Hey everyone, it’s Medicine Mondays again. Today we’re going to talk about somewhat of a somber topic — coming to terms with “Mortality”.
Quite simply, as humans we are not immortal, meaning we don’t live forever. As a child this is not something you think about, at all. This is evidenced by some of the crazy decisions kids make (mine included) in which they put themselves in harm’s way.
However, as we get older, those older than us also get older and tend to pass away. It’s almost as if there is certain threshold you reach where you’re old enough that people in the generation above you begin to pass away. I think that for many this might be our first brush with the reality that we are all mortal.
However, this particular blog post isn’t about that. This particular post is about me becoming aware of my own mortality and how doctors deal with mortality.
I’ve mentioned it before but I’ve had some friends and some friends of friends who I’ve lost too soon. These stories seem to keep happening. A friend of a friend from medical school passed away. Or a roommate from college passed away. I guess I’ve kind of reached the threshold of the late 30s and early 40s stage in life where we begin to see people who die young.
In recent memory these unexpected deaths have been from cancer. Off the top of my head I can think of people who were lost too soon either from lymphoma/leukemia or colon cancer. When an event like that happens, to a person who is so close to your age, it kind of hits you:
That could be me.
These other people didn’t live their lives any differently from me. In all likelihood they were probably more healthy than me, since I tend to eat out too much and not exercise enough.
However, things like this happen. When it’s your time to go, then it’s just your time to go. So then, when you hear stories like this, it makes you hug your spouse and kids a little tighter that night.
That said, at least for me for me, I don’t think that worrying about the possibility changes the probability. What I mean by that, is there are things I can control and things I can’t.
For example, I’m a pretty safe driver — my wife thinks maybe I’m a little too safe at times. However, when I’m in the car with my wife and kids and I’m driving, it’s my responsibility to keep them as safe as possible. I don’t give other drivers the benefit of the doubt. I don’t assume that cars will stop at red lights or will give me the correct right of way.
To me, I can’t afford that kind of error. I’ve already seen too many cars fly through red lights around here. A friend of mine even saw a car T-bone another car in an intersection because of driving through a red light. This was even at around midnight when the streets were basically empty. Yet somehow these two cars managed to hit each other. If one had just slowed down a little, or if one had just waited another split second, an accident could have been avoided.
Driving safe is something I can control.
However, the likelihood is that getting cancer or some kind of chronic disease is out of my control, so I try not to worry about it. That said, eating healthy and exercising more is something I can control… so I’m going to try to be better about that. The kids are both starting baseball at the end of July, so that should make do a little more exercise. (I hope)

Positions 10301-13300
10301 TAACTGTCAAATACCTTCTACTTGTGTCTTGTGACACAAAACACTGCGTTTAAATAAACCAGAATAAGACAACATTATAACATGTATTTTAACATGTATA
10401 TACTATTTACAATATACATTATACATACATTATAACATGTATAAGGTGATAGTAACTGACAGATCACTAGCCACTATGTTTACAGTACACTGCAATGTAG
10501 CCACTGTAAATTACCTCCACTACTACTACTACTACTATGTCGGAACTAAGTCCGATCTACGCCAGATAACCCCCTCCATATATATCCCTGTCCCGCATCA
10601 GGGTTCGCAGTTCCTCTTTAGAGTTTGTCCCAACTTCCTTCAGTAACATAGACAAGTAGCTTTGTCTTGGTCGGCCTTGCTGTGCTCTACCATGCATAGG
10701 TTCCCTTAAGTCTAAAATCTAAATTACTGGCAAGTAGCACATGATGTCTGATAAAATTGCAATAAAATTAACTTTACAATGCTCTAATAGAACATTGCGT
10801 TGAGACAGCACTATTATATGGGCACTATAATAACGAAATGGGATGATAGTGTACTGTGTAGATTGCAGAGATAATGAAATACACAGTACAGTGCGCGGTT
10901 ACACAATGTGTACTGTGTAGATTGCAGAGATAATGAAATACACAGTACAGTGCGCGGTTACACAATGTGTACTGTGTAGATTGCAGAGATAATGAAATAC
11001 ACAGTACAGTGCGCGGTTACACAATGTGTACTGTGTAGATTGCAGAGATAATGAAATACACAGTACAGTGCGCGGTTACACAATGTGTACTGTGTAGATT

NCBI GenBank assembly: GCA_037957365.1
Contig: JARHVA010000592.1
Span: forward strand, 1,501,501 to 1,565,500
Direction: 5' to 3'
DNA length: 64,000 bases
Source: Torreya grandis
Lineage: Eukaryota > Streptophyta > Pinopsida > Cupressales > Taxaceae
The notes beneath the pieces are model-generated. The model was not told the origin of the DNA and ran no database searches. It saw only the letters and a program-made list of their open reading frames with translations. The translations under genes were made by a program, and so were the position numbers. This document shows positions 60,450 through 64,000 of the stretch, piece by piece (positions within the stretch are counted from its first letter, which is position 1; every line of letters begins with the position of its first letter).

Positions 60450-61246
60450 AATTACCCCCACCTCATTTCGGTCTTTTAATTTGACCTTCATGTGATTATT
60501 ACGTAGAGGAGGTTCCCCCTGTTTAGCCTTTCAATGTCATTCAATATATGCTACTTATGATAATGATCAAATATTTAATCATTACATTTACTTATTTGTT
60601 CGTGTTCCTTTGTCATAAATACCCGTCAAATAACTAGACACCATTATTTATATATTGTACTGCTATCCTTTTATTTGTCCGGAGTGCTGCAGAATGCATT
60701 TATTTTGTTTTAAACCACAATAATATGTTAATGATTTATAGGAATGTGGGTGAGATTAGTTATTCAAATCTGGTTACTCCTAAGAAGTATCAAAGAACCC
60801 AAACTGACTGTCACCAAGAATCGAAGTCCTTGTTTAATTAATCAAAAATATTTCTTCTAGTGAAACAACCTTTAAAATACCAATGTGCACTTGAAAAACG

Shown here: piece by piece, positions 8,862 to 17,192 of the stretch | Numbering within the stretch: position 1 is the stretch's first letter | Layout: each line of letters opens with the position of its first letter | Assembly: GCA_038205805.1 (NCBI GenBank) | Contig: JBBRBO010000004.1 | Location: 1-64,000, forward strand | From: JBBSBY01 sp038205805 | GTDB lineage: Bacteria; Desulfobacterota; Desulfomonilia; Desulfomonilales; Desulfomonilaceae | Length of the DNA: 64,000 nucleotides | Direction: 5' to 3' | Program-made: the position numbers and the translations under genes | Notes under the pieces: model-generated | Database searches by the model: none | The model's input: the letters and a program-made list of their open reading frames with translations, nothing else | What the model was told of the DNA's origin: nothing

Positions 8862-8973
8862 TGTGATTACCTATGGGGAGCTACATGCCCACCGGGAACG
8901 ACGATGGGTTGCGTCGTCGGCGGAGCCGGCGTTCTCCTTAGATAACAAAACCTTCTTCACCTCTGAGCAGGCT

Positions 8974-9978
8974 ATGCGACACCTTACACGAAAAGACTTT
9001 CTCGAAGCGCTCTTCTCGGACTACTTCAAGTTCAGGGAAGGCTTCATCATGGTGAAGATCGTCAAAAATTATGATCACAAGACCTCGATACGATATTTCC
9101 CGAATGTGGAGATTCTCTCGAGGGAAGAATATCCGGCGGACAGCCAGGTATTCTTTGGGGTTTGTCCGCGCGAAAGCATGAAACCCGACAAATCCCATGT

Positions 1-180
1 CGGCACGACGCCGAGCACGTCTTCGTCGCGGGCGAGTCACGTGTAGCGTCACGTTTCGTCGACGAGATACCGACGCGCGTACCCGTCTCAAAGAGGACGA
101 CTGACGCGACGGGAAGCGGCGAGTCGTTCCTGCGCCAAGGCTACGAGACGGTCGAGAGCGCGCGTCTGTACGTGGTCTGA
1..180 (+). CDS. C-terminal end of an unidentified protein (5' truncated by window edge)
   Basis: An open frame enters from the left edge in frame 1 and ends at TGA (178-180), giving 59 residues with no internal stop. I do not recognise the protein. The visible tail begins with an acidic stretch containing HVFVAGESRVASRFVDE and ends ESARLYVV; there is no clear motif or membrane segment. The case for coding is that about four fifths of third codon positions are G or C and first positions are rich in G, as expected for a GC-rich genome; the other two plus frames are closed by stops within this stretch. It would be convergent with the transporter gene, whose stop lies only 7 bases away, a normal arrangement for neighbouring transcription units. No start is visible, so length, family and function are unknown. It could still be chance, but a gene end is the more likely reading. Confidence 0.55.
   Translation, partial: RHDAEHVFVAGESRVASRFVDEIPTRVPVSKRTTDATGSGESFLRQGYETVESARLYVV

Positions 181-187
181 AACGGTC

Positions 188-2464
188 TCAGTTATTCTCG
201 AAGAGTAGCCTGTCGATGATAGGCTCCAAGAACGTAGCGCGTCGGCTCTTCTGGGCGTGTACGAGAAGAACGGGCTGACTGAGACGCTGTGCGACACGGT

Now then, one thing that really does worry me is making sure that if I die or become disabled that my family will still be ok.
I harp on this a lot, but I think that having good Life Insurance and Disability Insurance is really just that important. It’s one of the reasons I sleep a little better at night. That said, I think until you come to terms with your own mortality, it may be hard to see the benefits of Life Insurance and Disability Insurance — especially if you’re younger and don’t have a spouse or kids yet. However, I still believe having these things in place during residency is a good idea — despite the cost.
Wait a second, isn’t this a Medicine Mondays post?
You’re right. Let’s get back on topic.
As doctors we deal with mortality everyday — in all age groups. Most of us will have had our first patients pass away on us during medical school. Then, of course there are many more than happen over the course of residency and your career.
Sometimes it’s struggle to deal with. We all deal with it in our own way. Some many cry. Some may need to get some quiet time in the corner. Others may harden their hearts a little and stash away their outward emotions.
However, please don’t mistake our lack of tears for lack of empathy or sympathy. When we say we’re sorry for your loss. It’s not just words… we really are. Just understand that we’ve seen this loss many times before and people grieve in different ways.
No matter what we say or do in this time of your loss, we could never truly understand what you’re going through. This is because the relationship you have with your lost loved one was unique to you. So, while it may come off as cold or emotionless when we say “I’m sorry for your loss” please understand that all we can do at this particular time is be sorry for your loss. Additionally, every time this happens, we are reminded again of our own mortality.
Life is gift… but it is ephemeral.
That said, I wanted to close this blog post with an apology for not writing my Finance Fridays post this last week. My daughter and son had an impromptu play date which went a lot longer than planned. Rather than rush out a poorly written article, I just opted to skip this last week. We should be back on a regular schedule starting today though.
Just some more ramblings about Mortality, and how I was reminded of it recently.
Also some commentary on how doctors deal with losing patients in different ways.
Life is a gift.
Agree? Disagree? Questions, Comments and Suggestions are welcome.
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